Javascript

Honestly I’m not sure who thought it was good idea to make this language. I’ll admit its better than PHP, and I understand that some people actually enjoy using it. For instance, there is a web server written completely in JavaScript (hence my comparison to PHP). This boggles my mind.

My main issue with it is that there are no high level features built inherently into the language. For instance, there isn’t even an agreed upon method for importing other JavaScript files. Inheritance? Going to do some pretty messy hacks in order to get something that acts like an inheriting class structure. How about maps (aka dictionaries)? Objects and maps are the same thing. Arrays are basically just hash-maps for non-negative integers.

I suppose it’s about interesting exercise in thinking. Treating every structure (including classes and functions) as variables had its upsides. Ultimately, though, you have to use it whether you like it or not. There’s no substitute for the client-side functionality it provides. CSS can only go so far. When you start looking at something like AJAX, it makes you cry simultaneously at the pain of working with it and in joy for all the opportunity it provides.

The reason I have been thinking about and working with JavaScript (although only dabbling, of course) is that I’ve been taking another course at Udacity. This one is on game development in HTML5. Before this course, I really had no idea what HTML5 was. I had heard it mentioned, but then it all blew over. HTML5 is, to the best of my understanding, a standard that introduces some new HTML elements and JavaScript standards that lets developers manipulate pages in more creative ways.

For closing thoughts, I’ll leave you with this hilarious “talk”:

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Udacity

I was going to write this post a lot earlier, but I’ve had a lot on my plate recently; AP tests are coming up, track is coming to a close which means a slurry of meets, and I’ve been doing a Udacity course. Udacity is a site that offers free online courses in a video-lecture/machine-graded-homework format that allows thousands of people to participate in each course as it’s happening.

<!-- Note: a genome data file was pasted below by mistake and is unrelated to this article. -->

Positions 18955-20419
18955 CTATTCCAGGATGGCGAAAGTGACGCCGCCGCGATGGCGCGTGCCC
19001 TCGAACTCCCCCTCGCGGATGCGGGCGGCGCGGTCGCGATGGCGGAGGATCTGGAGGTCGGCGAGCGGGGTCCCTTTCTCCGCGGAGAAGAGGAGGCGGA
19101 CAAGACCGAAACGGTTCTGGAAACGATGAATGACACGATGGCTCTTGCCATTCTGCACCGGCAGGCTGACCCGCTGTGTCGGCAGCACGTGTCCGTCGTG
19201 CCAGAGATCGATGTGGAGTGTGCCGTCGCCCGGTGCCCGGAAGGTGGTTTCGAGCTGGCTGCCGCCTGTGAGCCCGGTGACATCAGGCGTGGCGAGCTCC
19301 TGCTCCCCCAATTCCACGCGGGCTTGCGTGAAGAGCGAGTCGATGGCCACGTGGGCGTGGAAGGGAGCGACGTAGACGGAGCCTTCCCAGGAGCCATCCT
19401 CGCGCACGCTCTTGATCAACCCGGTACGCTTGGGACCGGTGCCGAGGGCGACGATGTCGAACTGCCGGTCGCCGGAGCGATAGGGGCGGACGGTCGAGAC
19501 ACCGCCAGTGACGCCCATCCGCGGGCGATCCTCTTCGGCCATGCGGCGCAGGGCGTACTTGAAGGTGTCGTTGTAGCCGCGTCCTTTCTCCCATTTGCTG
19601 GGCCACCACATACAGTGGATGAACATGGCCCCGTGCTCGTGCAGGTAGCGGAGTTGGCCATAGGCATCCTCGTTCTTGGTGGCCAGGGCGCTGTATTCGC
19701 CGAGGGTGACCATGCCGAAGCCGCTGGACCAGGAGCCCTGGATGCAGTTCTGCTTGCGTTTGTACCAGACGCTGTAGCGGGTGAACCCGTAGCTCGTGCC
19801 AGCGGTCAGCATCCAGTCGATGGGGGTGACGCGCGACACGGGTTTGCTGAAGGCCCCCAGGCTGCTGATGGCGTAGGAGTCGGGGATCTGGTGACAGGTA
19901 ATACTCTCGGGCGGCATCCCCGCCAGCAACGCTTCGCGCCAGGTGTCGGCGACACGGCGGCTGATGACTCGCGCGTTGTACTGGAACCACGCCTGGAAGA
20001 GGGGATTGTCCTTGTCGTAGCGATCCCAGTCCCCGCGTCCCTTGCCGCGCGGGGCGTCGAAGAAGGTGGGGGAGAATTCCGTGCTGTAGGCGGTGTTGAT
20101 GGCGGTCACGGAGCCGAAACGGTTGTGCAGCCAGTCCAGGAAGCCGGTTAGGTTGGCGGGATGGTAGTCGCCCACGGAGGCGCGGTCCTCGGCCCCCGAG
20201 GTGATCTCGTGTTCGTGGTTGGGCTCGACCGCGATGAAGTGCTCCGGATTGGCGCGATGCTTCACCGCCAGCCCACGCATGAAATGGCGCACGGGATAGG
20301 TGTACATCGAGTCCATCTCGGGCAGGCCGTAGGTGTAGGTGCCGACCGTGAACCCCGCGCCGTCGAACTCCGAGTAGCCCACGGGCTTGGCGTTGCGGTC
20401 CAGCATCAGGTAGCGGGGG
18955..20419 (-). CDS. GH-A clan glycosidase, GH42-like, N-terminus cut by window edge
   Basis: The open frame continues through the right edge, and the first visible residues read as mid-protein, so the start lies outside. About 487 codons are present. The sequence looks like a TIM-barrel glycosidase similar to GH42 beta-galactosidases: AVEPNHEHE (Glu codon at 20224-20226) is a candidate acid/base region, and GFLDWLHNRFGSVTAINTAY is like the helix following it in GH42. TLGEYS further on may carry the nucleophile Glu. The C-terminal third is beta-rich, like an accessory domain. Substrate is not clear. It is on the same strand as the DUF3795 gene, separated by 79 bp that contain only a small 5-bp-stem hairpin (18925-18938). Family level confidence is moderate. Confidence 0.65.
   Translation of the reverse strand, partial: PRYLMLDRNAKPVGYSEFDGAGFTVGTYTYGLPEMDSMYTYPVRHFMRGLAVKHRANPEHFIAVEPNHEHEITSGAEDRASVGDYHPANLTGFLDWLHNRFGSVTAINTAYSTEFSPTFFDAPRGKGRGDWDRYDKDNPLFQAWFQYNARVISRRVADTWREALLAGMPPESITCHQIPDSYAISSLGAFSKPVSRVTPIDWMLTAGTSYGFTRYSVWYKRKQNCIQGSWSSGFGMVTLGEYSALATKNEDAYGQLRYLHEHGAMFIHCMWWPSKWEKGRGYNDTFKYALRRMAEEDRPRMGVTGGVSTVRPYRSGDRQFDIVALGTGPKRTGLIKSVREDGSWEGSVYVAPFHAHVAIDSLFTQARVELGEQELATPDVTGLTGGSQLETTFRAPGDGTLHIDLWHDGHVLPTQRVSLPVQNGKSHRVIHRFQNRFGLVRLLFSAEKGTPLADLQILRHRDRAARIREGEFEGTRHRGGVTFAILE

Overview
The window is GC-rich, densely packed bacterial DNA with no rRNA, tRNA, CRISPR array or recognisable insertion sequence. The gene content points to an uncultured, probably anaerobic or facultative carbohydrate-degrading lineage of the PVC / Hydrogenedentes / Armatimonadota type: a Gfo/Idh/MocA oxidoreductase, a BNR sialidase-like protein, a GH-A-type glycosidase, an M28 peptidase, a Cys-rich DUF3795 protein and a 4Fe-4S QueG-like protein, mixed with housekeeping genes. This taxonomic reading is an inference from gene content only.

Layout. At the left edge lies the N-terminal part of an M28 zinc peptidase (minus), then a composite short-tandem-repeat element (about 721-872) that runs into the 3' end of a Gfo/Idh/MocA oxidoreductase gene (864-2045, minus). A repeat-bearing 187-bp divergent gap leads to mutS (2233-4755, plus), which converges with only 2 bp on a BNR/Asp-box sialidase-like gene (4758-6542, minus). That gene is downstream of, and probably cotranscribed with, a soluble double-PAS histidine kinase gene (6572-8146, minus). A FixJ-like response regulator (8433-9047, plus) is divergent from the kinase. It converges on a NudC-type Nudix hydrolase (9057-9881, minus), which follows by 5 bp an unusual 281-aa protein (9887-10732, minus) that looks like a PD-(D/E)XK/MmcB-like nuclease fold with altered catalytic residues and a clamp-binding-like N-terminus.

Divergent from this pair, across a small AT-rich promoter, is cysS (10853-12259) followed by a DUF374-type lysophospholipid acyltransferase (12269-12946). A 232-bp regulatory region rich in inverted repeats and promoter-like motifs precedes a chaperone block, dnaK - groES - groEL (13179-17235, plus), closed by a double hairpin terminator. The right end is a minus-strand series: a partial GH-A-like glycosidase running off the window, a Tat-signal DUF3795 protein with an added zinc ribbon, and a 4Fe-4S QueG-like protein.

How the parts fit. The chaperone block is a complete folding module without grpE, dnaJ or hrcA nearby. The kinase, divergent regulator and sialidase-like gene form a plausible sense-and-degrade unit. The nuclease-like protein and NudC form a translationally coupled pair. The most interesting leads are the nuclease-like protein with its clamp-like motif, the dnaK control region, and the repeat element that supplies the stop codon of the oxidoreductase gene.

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It was created by the professors who taught the Stanford AI online course, which pioneered the format. It was a huge success, so they decided to create a separate organization which offered a variety of these free classes. They also bring in different people to teach the different courses.

For example, the web programming course that I’m taking is talk by one of the cofounders of Reddit, Steve Huffman. The course is quite interesting. Of courses, I taught myself HTML and PHP, but there are holes in my knowledge, both basic and advanced. The course filled some of those in, but it also teaches an area I’ve never worked in before.

The course is mostly about building an app using Google App Engine. For those who don’t know, App Engine runs a Python environment. You upload code and other files which, given a request, generate a response. You can map out various directories to either query code or directly draw HTML or other documents. Within the code, you have to write one or more handler classes which extend the App Engine API. They have functions for GET and POST requests, which then build a response. Google App Engine also has other functionality, such as data storage.

Anyways, posting will get back up to speed after the AP World History test, which marks the end of a lot of my business. Next post will be more TF2, so stay tuned.

FTP, SSH, WTF

I spent most of today and yesterday trying to set up an FTP server. I want people to be able to download any of the movies and TV shows in my (legal) media folder. I also figure it is easier than a webserver, but still a good way to understand the process. I was so wrong. I went through a number of servers, finally settling on Filezilla. I opened all the necessary ports, and then some. I started the server, set up all the config stuff. I registered a dynamic DNS that works (when I connect to it with the Filezilla client it reroutes to the correct IP). However, nobody can connect using the external IP (I can connect to the server using localhost, so I know that the server works). None of the help threads on the Internet have helped me. Similarly, Cygwin also hates me. I try to set up an SSH server, which should be nice and easy, but instead I run into a bunch of errors based on administrator privileges, which shouldn’t be an issue.

If anybody has any tips, I need them!

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